In France, A Debate About Kissing A Traditional Custom Goodbye

The fallout from the Harvey Weinstein scandal has been felt far and wide. As women continue to speak out against sexual aggression, the #MeToo movement has ended a few careers. Many people in France now wonder if it could also topple a longstanding social custom -- the two-cheek kiss known as la bise.

In December, the female mayor of Morette, a small town in western France, fired off an email to 73 municipal counselors, telling them, "From now on, I would prefer to shake hands, like men do."

Mayor Aude Picard-Wolff said she already hated doing the bise at work because it was a waste of time and unhygienic. But, she told The Local news site, "It also shows an inequality between men and women."

That's because while it is customary for women in France to greet both men and women with a kiss on each cheek, men generally reserve la bise for close male friends or family.

La bise is not just a greeting for social settings, though. In offices across France, co-workers often begin the day kissing each other's cheeks.

Nadege Azor, 24, works for a large insurance firm in Paris. She says she kisses her immediate colleagues every morning, but no one higher up.

"I do the bise with my colleagues at the same level as me, so it feels natural," she says. "But I shake hands of directors higher up. There's a hierarchical thing."

Azor says in her previous job, the director kissed everyone.

"It was a little weird to kiss the director," she says. "She was a woman, so there was no sexual aspect about it, but because of the hierarchy, it was a bit uncomfortable."

Anne Guerlain, a 55-year-old Parisian, says she enjoys kissing her co-workers every day because it brings them closer. But she understands there are people who don't enjoy the physical contact.

"So when I feel it's the case, I ask them," she says: "'Do you prefer not to do the bise?' And it's not a problem."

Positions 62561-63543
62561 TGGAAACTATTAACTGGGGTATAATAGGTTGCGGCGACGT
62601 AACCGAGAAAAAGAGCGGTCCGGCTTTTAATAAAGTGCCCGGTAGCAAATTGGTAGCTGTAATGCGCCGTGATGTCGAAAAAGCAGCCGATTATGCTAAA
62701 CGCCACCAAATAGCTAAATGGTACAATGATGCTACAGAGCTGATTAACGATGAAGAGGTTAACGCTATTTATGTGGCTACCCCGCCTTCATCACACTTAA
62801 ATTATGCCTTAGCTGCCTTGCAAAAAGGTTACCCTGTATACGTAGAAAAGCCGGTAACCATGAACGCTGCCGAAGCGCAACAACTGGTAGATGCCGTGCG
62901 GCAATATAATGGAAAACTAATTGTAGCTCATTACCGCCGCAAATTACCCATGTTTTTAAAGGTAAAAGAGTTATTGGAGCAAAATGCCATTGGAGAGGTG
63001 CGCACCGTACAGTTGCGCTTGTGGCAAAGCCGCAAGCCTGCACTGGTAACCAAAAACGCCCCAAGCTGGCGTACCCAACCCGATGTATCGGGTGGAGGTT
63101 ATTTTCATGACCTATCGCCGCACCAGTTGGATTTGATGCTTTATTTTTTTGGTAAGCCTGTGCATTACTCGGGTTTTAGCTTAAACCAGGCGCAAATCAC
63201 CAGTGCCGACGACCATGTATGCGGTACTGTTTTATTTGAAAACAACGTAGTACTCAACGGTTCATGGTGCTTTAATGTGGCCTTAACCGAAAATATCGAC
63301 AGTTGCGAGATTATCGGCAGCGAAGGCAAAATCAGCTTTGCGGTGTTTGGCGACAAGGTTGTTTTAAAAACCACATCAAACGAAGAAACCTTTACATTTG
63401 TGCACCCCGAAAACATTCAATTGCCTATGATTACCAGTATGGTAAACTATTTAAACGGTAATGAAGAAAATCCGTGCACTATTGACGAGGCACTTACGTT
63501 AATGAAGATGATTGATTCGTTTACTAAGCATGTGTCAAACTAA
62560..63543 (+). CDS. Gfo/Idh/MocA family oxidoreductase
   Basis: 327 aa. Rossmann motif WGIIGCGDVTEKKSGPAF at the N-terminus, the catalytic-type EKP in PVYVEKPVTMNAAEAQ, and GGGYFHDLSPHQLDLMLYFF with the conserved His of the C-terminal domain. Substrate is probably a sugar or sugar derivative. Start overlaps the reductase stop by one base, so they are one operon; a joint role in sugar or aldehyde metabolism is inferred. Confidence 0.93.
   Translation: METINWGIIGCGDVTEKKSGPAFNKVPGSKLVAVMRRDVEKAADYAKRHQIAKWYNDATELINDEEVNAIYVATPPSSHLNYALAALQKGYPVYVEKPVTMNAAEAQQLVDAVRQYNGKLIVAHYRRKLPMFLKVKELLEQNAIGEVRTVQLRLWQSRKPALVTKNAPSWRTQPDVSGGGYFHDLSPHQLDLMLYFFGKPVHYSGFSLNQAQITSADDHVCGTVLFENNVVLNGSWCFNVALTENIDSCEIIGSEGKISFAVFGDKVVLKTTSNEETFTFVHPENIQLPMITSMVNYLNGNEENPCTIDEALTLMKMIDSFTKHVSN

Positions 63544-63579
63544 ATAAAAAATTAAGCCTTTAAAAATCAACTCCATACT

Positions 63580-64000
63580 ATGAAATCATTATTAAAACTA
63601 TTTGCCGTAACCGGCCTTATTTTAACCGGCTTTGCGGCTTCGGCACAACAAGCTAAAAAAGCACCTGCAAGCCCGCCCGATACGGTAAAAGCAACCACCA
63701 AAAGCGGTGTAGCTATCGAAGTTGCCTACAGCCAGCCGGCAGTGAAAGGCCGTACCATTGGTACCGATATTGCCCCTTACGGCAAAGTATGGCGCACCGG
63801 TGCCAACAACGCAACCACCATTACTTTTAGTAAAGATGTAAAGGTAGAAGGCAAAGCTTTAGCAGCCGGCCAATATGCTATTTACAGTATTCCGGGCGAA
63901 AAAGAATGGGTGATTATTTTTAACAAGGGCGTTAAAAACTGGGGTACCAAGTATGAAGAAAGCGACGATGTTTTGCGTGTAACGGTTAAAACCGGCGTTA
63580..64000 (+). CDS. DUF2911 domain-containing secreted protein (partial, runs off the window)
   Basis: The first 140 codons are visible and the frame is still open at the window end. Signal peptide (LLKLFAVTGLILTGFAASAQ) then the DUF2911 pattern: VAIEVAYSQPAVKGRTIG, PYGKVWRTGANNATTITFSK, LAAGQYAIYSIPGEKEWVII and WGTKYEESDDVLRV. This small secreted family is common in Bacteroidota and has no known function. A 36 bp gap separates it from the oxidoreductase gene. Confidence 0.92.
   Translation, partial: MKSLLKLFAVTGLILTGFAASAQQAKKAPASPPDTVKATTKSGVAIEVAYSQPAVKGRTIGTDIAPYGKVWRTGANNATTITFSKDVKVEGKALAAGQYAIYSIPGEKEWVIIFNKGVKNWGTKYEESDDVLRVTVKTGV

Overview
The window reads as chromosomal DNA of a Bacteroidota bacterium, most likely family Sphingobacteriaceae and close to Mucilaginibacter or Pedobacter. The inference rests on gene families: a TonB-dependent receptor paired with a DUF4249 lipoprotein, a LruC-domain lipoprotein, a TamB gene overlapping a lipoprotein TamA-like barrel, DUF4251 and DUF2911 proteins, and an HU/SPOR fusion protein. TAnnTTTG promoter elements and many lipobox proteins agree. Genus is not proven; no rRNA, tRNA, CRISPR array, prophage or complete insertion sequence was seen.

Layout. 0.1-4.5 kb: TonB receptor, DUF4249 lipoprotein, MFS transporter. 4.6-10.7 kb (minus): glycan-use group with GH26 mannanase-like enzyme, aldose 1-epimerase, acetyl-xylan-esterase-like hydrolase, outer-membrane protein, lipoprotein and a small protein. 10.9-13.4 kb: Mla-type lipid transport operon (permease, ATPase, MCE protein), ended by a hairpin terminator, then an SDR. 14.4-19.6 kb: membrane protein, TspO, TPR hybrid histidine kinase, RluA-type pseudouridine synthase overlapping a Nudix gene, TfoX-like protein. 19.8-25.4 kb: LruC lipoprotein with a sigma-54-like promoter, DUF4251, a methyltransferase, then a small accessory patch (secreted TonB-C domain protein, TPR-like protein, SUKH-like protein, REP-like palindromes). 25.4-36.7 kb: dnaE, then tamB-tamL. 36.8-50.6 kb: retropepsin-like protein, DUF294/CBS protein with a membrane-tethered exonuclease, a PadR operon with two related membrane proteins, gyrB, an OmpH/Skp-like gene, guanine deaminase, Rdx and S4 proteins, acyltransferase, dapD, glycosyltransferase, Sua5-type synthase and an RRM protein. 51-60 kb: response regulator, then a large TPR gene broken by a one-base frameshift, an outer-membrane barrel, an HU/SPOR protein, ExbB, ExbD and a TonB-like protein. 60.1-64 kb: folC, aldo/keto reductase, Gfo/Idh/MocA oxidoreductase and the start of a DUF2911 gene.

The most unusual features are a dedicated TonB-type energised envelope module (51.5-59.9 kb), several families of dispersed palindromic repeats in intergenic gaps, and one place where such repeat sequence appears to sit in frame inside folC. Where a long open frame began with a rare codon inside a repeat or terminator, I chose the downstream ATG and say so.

Usually it's foreigners who object to the bise, as many aren't entirely comfortable with the greeting.

And the number of kisses can be confusing. It can be two, three or four, occasionally even five, depending on which part of the country you're in.

As an intern in a French office in the 1990s, I was astounded every morning as colleagues made the rounds kissing each other. Even then, there was one young French woman who goodheartedly said she didn't do the bise because it was a waste of time.

Now, in the wake of the Weinstein scandal, there is a new impetus for not kissing work colleagues.

Picard-Wolff told Elle magazine she's received many letters of support from women after news emerged about her email to the council members. They have congratulated her, she says, for having the courage to say out loud what so many are thinking.

"Many don't want to do la bise," Picard-Wolff told Elle, "but don't dare say anything."

Paris-based software engineer Nicolas Pessard says they don't kiss at his mostly male firm. "But in my wife's office, they do, and she doesn't like it," he says. "But she feels like she has to do it or people will feel she is unsociable."

Pessard says it might not be a bad thing to stop doing the bise in the workplace, and then no one will feel pressured.

Meanwhile, another debate is surging in France, along with the one over the bise.

On Tuesday, about 100 prominent French writers, academics and actresses, including Catherine Deneuve, signed an open letter in Le Monde denouncing the wave of what they called "puritanism" sparked by the Weinstein scandal.

The signatories said sexual crimes should not be confused with flirting, and men should have the right to hit on women. They said the backlash had turned into a witch hunt against innocent men, whose only crime was to touch someone's knee or try to steal a kiss or perhaps clumsily say something intimate to someone who did not share their affections.

The reaction was swift from prominent feminists, who responded angrily and accused their sisters of trivializing sexual violence and chipping away at the gains women have made.

Frederic Rouvillois, a law professor at Paris' Sorbonne University and author of The Nostalgic Dictionary of Politeness, says contrary to popular belief, the bise is a very recent custom.

"Many people have the false impression that it's always existed, but it wasn't around 40 years ago," he says.

Rouvillois tells NPR the habit emerged when girls' and boys' primary schools were integrated.

"The students would kiss each other in the courtyard of the school," he says. "Then it spread through the rest of society."

Before la bise, Rouvillois says people shook hands or bowed their heads when meeting. He doesn't think it inconceivable that the bise could be the next casualty of the #MeToo campaign. More entrenched customs have certainly fallen.

"Up until the 17th century, French people kissed each other on the mouth when greeting," says Rouvillois. "In all milieus. Even at court, the queen was kissed by her courtiers. And then Louis XIV said, that's enough! And everyone was happy to end it."

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